Author, artist visit Yellow Arrow Coffee in Breckenridge
If you go
What: Book talk and signing with Maryann Gaug, author of “Best Hikes near Breckenridge and Vail” and “Best Easy Day Hikes Vail”
When: 5:30-6:30 p.m. Thursday, April 2
What: Artist reception for Andrew Dentate
When: 4-5 p.m. Friday, April 3
Where: 103 S. Harris St. in the lower level of the Breckenridge Grand Vacations Community Center
More information: Light refreshments provided at both events. Visit yellowarrowcoffee.com.
Yellow Arrow Coffee, located in the Breckenridge Grand Vacations Community Center on Harris Street, will host a book chat with local hiking guide author Maryann Gaug on Thursday, April 2, and an artist reception for local painter Andrew Dentate on Friday, April 3.
“I really want the shop to be a community space, where people feel like we’re supporting arts and culture, so it’s important to me to have these events,” said Gwen Edwards, who opened the coffee shop in January. “I really want to support local authors and artists and whoever I can.”
Hiking and writing
Gaug is the author of five Falcon hiking guides, most of which explore trails along the Interstate 70 corridor from Summit County to Glenwood Springs, including “Best Easy Day Hikes Vail,” “Hiking Colorado’s Summit County Area” (out of print), “Hiking Colorado,” “Best Hikes Near Denver and Boulder” and her most recent publication, released last July, “Best Hikes Near Breckenridge and Vail.”
The author will give a short presentation about her books, followed by a question-and-answer session and a book signing, with books available for sale. Gaug said she’ll likely focus on her newest release, as well as “Best Easy Day Hikes Vail,” which includes eight hikes in Summit County.
“Sometimes, it’s fun to be sort of a ham, and I like selling my books and signing my books,” she said. “I think ‘Best Hikes Near Breckenridge and Vail’ is a really good hiking book and hiking guide, and I want people to buy it and use it and enjoy time in the outdoors. The reason I write hiking guides is to share the outdoors and what I’ve learned about the outdoors.”
Though she has enjoyed spending the past six or so years hiking and exploring around Colorado and hunting down interesting facts and stories to go along with each hike in her books, Gaug said she’s retiring from writing hiking guides.
“I’m 65 years old and I want to go hiking in other places around the country instead of the same general hikes over and over again in Colorado,” she said. “Writing hiking guides is a lot of work. … It’s time to think of something else to write about, if I’m going to keep writing.”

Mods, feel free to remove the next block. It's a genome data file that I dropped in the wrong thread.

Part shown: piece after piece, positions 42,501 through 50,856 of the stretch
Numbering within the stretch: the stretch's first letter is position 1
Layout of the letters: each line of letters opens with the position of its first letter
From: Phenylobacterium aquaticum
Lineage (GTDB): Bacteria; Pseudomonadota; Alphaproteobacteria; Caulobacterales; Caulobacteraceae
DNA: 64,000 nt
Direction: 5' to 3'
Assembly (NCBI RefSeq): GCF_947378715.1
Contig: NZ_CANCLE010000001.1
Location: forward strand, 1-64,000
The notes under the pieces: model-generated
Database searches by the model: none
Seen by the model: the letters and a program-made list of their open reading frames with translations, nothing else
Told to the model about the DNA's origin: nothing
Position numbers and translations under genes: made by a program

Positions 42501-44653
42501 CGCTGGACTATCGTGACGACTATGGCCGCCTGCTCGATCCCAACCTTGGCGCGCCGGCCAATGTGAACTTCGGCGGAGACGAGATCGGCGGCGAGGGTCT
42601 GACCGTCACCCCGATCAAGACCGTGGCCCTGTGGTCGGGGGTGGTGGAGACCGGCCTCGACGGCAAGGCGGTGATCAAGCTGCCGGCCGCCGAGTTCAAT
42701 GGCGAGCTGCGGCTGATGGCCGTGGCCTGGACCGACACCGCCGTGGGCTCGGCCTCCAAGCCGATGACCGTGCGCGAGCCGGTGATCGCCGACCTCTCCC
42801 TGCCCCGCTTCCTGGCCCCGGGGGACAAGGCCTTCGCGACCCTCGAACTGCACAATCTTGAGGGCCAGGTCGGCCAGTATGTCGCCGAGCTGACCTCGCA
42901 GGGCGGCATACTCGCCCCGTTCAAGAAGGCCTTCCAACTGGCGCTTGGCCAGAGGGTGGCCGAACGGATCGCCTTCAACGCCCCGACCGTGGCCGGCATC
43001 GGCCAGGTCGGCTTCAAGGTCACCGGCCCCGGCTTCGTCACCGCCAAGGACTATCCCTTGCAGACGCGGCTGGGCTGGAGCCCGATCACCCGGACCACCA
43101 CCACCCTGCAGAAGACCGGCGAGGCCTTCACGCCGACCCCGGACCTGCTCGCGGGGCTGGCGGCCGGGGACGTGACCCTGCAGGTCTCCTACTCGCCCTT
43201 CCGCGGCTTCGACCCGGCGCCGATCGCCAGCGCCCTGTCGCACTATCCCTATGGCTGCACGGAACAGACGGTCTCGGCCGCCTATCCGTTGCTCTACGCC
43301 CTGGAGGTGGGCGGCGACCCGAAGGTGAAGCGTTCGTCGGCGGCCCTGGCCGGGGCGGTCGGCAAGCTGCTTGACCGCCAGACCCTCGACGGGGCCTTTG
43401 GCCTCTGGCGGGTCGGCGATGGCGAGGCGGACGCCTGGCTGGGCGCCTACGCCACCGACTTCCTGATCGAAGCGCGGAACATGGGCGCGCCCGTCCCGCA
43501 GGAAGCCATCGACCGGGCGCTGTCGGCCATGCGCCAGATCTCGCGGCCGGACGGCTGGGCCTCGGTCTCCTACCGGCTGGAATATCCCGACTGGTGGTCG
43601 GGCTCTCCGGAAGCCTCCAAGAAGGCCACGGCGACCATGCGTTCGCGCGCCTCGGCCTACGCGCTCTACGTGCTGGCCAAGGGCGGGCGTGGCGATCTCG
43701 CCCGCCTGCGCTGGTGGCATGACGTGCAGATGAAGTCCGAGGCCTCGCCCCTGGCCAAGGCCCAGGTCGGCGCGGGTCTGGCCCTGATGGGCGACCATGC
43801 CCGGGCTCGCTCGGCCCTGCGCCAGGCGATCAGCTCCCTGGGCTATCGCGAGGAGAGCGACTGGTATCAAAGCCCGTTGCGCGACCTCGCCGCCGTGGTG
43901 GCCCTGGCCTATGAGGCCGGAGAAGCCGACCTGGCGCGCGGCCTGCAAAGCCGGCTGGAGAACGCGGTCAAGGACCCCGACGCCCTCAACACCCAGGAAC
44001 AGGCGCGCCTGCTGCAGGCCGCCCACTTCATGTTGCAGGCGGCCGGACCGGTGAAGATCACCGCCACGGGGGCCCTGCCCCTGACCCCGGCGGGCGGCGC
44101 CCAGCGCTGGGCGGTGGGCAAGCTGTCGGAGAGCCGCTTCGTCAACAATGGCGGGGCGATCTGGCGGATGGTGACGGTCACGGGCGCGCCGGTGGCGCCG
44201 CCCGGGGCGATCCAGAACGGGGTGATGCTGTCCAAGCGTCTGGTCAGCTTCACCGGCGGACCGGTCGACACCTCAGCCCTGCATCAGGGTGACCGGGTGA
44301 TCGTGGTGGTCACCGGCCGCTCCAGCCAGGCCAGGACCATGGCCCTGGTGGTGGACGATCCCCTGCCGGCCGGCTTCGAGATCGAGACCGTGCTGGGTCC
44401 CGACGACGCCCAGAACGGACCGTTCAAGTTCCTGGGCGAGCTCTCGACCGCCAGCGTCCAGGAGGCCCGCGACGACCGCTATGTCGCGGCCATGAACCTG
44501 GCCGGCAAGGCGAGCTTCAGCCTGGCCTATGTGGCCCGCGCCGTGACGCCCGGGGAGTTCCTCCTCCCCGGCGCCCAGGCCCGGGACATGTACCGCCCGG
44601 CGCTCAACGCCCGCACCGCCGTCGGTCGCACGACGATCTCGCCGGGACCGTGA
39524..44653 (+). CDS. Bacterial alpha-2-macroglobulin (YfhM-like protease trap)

Dentate’s artwork is already hanging on Yellow Arrow’s walls, but the reception on Friday, April 3, will allow the artist to share a bit more of his work and connect with the community. Dentate said his media is constantly evolving, from acrylic to oil to watercolor.
“I kind of decided halfway through the show that acrylic paint was more of a utilitarian paint, and oil and watercolor have their own character and their own body,” he said. “As you use them, they kind of tell you what to do, as you use the paint. I like to let the paint talk, to some degree, a well as try to kind of control it to another degree. Everything I create has a little bit of both elements.”
The show is based on seven major pieces, including a “large and in charge” 4-by-4-foot painting of a grizzly bear. Dentate began creating the collection with the intention of focusing on the idea of tools but ended up changing his mind and painting a lot of animals instead.
“Then I have another set of sketches that I call ‘Distractions,’ and those are just kind of on the side. Like, I’m going to get distracted right now and look at these,” Dentate said. “Most of them were done with pen.”
The eclectic collection of themes and mediums is rounded out with an interactive piece made of tiles. Those attending the reception can color an individual tile and return it to Dentate, who will combine them in a single piece that will hang at Yellow Arrow once completed.
“What I’m looking forward to is people getting psyched about artwork and doing artwork and taking their own opportunity to take these tiles and color them in,” he said. “They’ll all come together into this larger image. There’s 36 of them, so get your tile before they run out. They turn into this giant image that everyone can be a part of.”
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